Panama’s Minister of Trade and Industries Melitón Arrocha traveled to Venezuela in late October to discuss an agreement on the debt. The debt is owed to Panamanian companies, including Copa Airlines, pharmaceutical companies, and companies in the Colon Free Trade Zone.
According to different sources, the exact debt owed to Panama by Venezuela differs. Spanish newspaper El País reports a debt of only US$700 million, while Panama’s La Prensa reports that it’s US$1.2 billion.
According to the International Business Times, Venezuela accounts for 30% of the total business in the Colon Free Trade Zone, making it the port’s largest partner.
During the administration of Panama’s former Presdient Ricardo Martinelli, Venezuela severed both diplomatic and economic ties with Panama. Venezuelan President Nicolas Maduro claimed that Panama had been working with the United States in a conspiracy against him during antigovernment protests that left thousands of people arrested, hundreds injured, and dozens killed. During this time, Venezuela’s foreign minister claimed that the debt owed to Panama was fraudulent and that 90% of it wouldn’t be paid.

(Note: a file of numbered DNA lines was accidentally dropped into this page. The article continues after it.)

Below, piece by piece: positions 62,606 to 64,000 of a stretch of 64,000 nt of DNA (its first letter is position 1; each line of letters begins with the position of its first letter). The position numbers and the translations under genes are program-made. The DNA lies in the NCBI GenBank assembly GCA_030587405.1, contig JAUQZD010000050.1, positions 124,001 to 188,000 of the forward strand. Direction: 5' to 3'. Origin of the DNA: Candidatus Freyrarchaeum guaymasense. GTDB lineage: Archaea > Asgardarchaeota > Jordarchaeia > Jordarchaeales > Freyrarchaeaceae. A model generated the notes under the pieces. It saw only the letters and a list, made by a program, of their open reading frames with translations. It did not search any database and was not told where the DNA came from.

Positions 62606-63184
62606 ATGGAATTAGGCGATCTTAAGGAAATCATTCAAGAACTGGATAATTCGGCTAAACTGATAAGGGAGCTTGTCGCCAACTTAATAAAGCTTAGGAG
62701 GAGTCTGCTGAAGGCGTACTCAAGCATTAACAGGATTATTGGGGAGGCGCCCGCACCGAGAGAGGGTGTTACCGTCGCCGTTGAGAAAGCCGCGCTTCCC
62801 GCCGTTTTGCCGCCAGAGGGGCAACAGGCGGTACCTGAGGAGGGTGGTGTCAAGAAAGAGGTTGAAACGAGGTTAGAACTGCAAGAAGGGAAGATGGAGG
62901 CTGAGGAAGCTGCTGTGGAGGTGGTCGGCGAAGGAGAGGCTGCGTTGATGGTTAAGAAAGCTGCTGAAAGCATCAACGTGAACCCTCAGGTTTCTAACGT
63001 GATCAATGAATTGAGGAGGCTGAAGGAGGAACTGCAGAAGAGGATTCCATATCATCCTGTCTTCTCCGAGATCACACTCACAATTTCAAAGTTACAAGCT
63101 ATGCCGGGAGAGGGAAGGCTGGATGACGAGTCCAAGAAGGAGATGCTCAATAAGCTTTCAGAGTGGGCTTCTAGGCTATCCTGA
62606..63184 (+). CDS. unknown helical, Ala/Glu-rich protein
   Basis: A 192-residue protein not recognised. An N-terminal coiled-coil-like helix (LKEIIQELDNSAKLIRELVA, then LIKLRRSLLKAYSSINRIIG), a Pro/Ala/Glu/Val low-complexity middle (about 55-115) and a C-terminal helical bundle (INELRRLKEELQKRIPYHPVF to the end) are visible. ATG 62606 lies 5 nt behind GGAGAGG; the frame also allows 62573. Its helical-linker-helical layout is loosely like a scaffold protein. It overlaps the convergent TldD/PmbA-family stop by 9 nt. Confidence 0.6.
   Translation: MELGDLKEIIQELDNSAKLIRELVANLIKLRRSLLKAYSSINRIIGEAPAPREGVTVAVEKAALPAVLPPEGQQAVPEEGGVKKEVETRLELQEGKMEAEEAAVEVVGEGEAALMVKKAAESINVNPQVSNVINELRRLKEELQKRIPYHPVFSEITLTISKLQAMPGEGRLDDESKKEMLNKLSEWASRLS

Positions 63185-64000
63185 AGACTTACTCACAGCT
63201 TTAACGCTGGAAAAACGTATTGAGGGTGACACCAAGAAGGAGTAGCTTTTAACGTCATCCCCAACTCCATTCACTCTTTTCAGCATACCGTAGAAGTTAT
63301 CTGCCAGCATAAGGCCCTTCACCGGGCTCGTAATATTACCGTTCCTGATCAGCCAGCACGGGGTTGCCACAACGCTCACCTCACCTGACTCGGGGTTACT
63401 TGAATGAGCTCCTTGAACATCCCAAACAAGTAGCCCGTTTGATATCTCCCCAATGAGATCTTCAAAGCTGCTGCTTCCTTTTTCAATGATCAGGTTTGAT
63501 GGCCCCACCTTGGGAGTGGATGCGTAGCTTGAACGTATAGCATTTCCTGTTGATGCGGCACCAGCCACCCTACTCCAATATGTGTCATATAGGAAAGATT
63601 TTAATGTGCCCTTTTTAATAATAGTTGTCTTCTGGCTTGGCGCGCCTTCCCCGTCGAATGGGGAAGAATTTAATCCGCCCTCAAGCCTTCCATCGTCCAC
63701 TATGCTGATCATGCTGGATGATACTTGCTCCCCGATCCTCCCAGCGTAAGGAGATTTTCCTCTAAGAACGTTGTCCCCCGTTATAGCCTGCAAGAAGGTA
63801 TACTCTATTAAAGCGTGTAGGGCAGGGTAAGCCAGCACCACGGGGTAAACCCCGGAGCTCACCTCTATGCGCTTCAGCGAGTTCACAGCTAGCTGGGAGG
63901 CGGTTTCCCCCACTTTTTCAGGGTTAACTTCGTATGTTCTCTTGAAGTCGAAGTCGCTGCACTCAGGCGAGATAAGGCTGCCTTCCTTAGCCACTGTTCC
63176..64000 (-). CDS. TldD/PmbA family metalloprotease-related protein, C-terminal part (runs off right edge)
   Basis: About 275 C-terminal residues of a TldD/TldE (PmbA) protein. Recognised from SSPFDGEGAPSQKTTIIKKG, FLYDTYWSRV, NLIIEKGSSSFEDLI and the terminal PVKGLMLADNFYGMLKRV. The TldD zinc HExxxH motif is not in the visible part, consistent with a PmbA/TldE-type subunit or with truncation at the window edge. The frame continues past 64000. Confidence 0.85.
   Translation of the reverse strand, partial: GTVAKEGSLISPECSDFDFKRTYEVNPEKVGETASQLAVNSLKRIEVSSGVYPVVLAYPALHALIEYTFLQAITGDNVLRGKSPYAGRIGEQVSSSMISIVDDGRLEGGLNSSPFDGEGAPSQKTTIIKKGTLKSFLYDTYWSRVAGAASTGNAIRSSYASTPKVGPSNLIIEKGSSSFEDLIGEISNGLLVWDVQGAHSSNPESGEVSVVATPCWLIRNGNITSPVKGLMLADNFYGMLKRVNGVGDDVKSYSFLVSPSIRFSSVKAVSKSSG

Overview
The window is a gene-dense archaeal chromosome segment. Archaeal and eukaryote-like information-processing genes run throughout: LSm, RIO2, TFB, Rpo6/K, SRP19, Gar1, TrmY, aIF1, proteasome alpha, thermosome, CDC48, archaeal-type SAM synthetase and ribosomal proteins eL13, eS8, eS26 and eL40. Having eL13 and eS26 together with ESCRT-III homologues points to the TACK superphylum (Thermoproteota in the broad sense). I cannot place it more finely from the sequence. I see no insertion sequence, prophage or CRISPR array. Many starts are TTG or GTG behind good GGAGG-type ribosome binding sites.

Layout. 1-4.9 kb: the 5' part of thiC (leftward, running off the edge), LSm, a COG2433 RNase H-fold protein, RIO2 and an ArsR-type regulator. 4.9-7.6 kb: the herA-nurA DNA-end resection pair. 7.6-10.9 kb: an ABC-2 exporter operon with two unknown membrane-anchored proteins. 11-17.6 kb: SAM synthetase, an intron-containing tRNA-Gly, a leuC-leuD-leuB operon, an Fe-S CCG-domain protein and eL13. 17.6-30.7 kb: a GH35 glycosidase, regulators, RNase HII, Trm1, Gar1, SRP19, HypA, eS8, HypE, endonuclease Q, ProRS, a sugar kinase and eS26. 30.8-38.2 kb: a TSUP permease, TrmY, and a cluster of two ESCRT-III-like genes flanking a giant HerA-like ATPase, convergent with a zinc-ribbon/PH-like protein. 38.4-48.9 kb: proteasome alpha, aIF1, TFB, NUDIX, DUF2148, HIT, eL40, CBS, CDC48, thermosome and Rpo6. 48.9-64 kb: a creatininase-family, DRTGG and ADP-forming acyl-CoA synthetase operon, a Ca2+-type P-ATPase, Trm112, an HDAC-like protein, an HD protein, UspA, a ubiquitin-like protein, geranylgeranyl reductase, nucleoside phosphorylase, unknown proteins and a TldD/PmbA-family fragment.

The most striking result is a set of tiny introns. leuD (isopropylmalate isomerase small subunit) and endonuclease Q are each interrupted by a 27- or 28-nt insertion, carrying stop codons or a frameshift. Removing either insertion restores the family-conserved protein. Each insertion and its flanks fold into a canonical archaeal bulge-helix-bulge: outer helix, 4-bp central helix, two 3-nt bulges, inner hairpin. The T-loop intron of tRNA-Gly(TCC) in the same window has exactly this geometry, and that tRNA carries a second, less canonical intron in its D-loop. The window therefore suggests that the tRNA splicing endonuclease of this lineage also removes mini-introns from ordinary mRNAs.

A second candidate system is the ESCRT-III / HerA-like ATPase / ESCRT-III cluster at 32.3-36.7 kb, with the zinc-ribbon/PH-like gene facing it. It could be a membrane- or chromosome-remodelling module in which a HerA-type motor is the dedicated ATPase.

The dispute, however, may have been based on political differences between Maduro and Martinelli more than anything else. Following the defeat of Martinelli’s political party, Cambio Democratico, in Panama’s presidential elections in May, Venezuela restored relations with Panama. Maduro welcomed the newly elected Panamanian President Juan Carlos Varela into office, saying, “We are going to deepen economic, diplomatic, trade, and energy relations. Applause and a hug to the Panamanian people.”
Collecting on the Venezuelan debt is important for Panama. After an array of expensive infrastructure projects, Panama’s public debt has increased in recent years.
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